Lisa hits send on an email response to an Australian man who just purchased their 2022 colt, Silver Meadow Archibald Haven Nando (EB0036), and imported him halfway across the globe. Her smartphone alarm rings, reminding her that Griffin’s session is almost complete. She turns off her work computer and makes her way to the kitchen to prep lunch. As she lays out the spread, she gives Hernando another ring. He’s on the road again, this time diverted to an emergency call. For Hernando and his assistant, there are no lunch breaks. Each vet packs their own snacks and beverages which they hastily consume in the truck as they hurry from farm-to-farm.

For Hernando, the prime breeding and foaling season is winding down, which means Silver Meadows Farm breeding and foaling season is just ramping up. By design, he and Lisa prefer to breed their horses later in the season to better accommodate their hectic vet practice schedule in the Spring. While on the phone, Lisa and Hernando work out a time they will meet that evening to collect their stallion, Victor, to assess his semen for the start of their breeding season. Then they chat about an outside mare client’s request for shipped cooled semen later in the week and discuss the need to charge the cryogenic shipping container so they can ship imported frozen semen from Dorus van de Molenhoeve to a different mare owner. The call wraps abruptly with, “Love ya,” as Hernando arrives at the emergency call.

Griffin Plata with the Silver Meadows Herd

Lisa turns her attention back to lunch. She and Griffin eat and go through their afternoon routines until another smartphone alarm sounds from her pocket with a reminder on the screen that reads, “Evening Chores.” Together, she and Griffin make their way down to the barn as the mares gallop in from the pastures, eager to eat. Griffin climbs into his hammock that’s stretched across the main center isle of the barn as Lisa brings the horses in for feeding. Knowingly, each horse delicately passes Griffin – some stopping to sniff his hair and others nuzzling his lap, seeking scratches. His face lights up; a smile forms. Lisa pauses for a moment to watch the exchange. There’s a lesson here, she remarks internally. One doesn’t need words to express love – it’s demonstrated through acts of kindness and love just like the bond between our horses and Griffin. If we humans could be more like our horses, this world would be a better place.

Once again, the sky turns a vibrant gradient of yellow, orange and red, signifying the end of the day. Buckets clank as the contented sounds of horses chewing hay reverberates through the rafters. Lisa flips on the barn lights as the sun disappears completely and the headlights of Hernando’s truck come into view. While most couples are lounging their pajamas at home, Hernando and Lisa are just starting their work at Silver Meadows Farm. However, you won’t hear them complain. After all, they’re together doing what they love, for a breed they love, with who they love.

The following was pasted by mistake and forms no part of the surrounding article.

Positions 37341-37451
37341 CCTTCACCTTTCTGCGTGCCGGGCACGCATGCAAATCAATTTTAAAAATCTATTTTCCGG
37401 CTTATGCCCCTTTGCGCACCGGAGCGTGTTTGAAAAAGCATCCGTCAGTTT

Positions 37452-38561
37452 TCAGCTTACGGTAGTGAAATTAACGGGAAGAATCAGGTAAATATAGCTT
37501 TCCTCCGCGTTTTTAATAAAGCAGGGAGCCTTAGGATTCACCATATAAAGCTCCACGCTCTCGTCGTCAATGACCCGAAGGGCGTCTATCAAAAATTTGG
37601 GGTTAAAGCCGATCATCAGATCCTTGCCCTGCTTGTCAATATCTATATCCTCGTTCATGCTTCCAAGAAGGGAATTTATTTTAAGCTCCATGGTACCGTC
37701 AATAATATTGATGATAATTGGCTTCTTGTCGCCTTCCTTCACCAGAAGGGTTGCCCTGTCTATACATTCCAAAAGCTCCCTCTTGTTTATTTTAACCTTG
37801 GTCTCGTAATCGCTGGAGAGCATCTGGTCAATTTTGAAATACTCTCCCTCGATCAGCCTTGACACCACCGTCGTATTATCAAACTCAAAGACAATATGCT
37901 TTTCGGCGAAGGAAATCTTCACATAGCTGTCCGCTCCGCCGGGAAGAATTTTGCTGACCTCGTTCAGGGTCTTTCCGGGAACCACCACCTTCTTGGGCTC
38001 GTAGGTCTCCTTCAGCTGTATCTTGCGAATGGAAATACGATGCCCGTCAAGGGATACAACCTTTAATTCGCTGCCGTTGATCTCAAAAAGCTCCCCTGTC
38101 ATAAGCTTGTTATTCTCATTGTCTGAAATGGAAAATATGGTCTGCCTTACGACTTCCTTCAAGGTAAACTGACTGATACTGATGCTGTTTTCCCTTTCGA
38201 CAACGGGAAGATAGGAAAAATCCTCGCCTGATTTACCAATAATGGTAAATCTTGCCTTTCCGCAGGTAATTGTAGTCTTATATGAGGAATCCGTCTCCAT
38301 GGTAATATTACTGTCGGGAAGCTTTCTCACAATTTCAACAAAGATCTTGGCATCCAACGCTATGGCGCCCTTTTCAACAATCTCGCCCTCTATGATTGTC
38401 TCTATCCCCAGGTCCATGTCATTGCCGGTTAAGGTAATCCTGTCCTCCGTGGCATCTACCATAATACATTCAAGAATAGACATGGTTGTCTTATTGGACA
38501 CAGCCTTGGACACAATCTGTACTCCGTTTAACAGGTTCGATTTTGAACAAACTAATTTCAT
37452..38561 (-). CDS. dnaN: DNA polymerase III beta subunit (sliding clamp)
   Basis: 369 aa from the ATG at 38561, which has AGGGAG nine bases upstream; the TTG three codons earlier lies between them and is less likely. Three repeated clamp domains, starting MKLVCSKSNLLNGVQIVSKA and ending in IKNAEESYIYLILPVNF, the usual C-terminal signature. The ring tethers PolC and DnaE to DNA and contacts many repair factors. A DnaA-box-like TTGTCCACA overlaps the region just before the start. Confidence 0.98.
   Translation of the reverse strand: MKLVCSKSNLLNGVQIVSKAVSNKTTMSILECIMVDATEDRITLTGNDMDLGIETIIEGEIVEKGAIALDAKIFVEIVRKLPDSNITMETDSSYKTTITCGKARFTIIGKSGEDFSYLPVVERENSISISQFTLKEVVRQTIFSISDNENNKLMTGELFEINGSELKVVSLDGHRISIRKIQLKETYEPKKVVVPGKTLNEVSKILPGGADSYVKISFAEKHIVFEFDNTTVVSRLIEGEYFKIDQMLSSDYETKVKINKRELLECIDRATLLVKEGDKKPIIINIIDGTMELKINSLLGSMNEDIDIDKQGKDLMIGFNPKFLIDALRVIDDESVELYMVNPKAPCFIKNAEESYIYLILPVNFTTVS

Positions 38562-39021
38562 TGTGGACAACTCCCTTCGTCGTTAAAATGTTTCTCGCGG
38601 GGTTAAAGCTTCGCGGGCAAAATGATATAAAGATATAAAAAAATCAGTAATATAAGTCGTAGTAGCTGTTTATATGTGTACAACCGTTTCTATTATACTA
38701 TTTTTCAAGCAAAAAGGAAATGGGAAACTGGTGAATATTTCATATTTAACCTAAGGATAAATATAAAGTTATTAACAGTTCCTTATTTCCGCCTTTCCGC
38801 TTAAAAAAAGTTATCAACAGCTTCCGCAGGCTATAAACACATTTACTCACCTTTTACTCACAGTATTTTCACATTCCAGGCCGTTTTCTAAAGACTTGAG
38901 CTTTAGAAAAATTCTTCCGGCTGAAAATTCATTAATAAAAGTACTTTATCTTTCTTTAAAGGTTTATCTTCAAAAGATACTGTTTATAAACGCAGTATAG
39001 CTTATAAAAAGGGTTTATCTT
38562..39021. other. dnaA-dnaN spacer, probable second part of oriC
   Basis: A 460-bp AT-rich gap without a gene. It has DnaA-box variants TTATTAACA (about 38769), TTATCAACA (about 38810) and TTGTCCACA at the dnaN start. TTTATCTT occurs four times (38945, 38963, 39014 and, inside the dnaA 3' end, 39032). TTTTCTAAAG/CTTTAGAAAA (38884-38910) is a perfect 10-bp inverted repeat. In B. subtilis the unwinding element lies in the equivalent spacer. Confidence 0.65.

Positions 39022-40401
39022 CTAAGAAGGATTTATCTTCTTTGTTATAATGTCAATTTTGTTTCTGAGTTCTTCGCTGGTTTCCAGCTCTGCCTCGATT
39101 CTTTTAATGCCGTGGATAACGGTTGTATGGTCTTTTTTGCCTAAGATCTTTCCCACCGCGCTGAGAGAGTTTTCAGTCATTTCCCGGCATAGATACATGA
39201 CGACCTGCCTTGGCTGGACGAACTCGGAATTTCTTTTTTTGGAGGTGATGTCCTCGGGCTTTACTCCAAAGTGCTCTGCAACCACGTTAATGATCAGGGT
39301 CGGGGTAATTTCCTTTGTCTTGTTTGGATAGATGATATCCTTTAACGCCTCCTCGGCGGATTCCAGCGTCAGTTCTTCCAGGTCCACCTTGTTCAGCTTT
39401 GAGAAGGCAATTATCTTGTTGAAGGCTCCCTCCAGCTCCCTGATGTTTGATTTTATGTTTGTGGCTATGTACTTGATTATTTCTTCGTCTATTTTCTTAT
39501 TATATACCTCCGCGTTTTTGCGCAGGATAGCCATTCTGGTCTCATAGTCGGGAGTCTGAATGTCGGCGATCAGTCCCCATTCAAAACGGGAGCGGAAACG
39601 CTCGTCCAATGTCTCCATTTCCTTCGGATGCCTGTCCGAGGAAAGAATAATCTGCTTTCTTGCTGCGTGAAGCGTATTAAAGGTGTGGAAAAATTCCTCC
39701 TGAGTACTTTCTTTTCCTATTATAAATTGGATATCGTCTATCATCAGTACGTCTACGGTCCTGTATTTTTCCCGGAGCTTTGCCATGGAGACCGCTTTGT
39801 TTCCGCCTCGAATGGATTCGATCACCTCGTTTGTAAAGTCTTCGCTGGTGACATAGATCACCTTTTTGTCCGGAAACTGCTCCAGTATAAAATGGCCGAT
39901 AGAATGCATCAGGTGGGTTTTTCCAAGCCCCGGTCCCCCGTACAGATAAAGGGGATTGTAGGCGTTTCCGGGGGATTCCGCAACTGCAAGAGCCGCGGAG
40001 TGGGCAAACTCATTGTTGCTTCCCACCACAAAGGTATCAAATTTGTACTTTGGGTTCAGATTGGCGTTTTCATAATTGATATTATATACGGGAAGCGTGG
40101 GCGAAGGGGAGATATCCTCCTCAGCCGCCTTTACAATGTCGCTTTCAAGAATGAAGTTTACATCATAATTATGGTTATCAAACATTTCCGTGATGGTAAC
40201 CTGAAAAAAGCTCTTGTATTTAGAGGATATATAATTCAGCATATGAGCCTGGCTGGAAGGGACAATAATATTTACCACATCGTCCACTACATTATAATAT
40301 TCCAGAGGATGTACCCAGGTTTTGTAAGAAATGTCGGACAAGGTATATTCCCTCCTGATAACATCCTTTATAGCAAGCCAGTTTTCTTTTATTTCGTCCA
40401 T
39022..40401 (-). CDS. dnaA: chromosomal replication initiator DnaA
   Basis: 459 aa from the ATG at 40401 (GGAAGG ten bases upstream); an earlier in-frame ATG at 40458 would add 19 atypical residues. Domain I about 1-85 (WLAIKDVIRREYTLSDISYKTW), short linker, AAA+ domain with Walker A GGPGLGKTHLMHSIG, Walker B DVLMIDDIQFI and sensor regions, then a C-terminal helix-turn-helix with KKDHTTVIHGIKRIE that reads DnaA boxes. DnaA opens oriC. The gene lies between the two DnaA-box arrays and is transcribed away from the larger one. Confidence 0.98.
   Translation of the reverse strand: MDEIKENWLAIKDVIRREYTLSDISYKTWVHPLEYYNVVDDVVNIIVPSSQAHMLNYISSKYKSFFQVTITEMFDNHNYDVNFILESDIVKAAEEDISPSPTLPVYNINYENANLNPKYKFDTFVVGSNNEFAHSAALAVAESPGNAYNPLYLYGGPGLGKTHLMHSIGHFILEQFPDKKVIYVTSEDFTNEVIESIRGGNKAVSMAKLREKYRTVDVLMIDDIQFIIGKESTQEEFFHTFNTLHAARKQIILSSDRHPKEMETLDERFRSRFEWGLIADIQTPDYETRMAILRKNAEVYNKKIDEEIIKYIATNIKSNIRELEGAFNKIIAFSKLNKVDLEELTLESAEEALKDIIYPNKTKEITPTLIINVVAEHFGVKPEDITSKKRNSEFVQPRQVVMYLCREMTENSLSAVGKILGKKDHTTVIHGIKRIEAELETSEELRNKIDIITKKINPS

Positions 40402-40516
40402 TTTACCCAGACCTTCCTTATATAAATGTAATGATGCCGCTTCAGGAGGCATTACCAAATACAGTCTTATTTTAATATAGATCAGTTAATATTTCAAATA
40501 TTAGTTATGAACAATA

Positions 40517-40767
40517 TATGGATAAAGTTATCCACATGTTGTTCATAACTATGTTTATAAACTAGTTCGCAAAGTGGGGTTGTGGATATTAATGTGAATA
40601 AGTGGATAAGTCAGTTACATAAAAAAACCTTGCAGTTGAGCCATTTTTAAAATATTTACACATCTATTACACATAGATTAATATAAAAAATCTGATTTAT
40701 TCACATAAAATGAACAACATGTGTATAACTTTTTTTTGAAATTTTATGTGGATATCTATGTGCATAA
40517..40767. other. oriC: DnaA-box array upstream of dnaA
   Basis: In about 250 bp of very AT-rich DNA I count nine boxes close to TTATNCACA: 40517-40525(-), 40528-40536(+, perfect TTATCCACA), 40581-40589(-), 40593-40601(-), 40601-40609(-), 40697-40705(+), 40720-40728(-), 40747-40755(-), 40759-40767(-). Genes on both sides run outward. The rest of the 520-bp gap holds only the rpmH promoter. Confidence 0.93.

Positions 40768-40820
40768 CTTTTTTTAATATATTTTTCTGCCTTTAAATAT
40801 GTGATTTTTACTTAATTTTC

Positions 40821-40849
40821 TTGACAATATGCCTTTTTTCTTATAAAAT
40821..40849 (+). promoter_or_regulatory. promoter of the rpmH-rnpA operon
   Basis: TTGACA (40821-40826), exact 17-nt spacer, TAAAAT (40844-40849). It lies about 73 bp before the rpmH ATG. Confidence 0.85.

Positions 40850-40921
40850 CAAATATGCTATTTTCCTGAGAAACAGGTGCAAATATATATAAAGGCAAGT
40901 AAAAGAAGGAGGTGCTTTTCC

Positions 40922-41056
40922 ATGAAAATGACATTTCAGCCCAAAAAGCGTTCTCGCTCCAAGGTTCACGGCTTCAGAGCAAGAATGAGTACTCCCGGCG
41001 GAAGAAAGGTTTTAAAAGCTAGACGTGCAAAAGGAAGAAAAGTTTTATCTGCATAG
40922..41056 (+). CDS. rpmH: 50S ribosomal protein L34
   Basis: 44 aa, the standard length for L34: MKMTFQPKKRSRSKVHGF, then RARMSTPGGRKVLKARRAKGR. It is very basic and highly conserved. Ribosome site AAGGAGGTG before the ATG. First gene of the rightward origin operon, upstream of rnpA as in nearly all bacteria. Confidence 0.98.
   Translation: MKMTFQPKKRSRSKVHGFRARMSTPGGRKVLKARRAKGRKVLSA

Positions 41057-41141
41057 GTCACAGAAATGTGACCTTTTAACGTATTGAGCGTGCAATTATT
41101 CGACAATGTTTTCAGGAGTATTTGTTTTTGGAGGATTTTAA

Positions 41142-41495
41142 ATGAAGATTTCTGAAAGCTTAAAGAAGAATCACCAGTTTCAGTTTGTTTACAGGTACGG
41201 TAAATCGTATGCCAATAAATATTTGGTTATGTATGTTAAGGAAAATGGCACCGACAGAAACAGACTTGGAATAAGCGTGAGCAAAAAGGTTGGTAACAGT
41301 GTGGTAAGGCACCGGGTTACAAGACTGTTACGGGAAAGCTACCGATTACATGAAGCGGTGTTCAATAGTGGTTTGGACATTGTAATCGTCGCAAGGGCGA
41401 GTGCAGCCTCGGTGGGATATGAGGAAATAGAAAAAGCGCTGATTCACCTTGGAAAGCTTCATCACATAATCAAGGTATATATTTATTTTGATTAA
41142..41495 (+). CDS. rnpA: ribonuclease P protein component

By Rebecca Courtney

As a registry, we are committed to the preservation and promotion of the European Brabant draft horse. A big part of this mission is keeping the registry database to document European Brabant horses in North, Central and South America and their ownership transfers over time. This information helps to track the health of the breed - growth and decline over time - as well as providing members with essential pedigree information when making breeding decisions. You’ll often find us encouraging horse owners to register their horses, but perhaps you’re left wondering ‘what’s in it for me?’ Let’s take a look at some of the benefits of getting registration papers on your Brabant horses!

  1. Value: While papers don’t make a horse good, they do provide valuable information and the fact most buyers will pay more for a registered horse. For the Brabant breed in particular, with the popularity and rarity of the horses there are plenty of unscrupulous sellers who will market anything roan and drafty as a ‘Brabant’ so having the paperwork to prove the claim is one way to capture a premium when selling a horse.

  2. Documentation: Even if you don’t plan to sell the horse, the registration certificate lists important information about the horse, including their pedigree, birthdate, color/markings, and other means of identification such as microchips. It can be hard to keep track of these things over time so having them certified and listed in one place helps to avoid confusion over things such as the age or breeding of a horse.

  3. Proof of Ownership: The registration certificate lists the current owner of the horse (per the most recent transfer of registration) and this is the person who is able to sign off on breeding documents, transfers, etc. Keeping registration transfers up to date is incredibly important!

  4. Eligibility: In order to compete in many shows, or be a part of the EBRA’s Breed Ambassador program, the horse must be registered.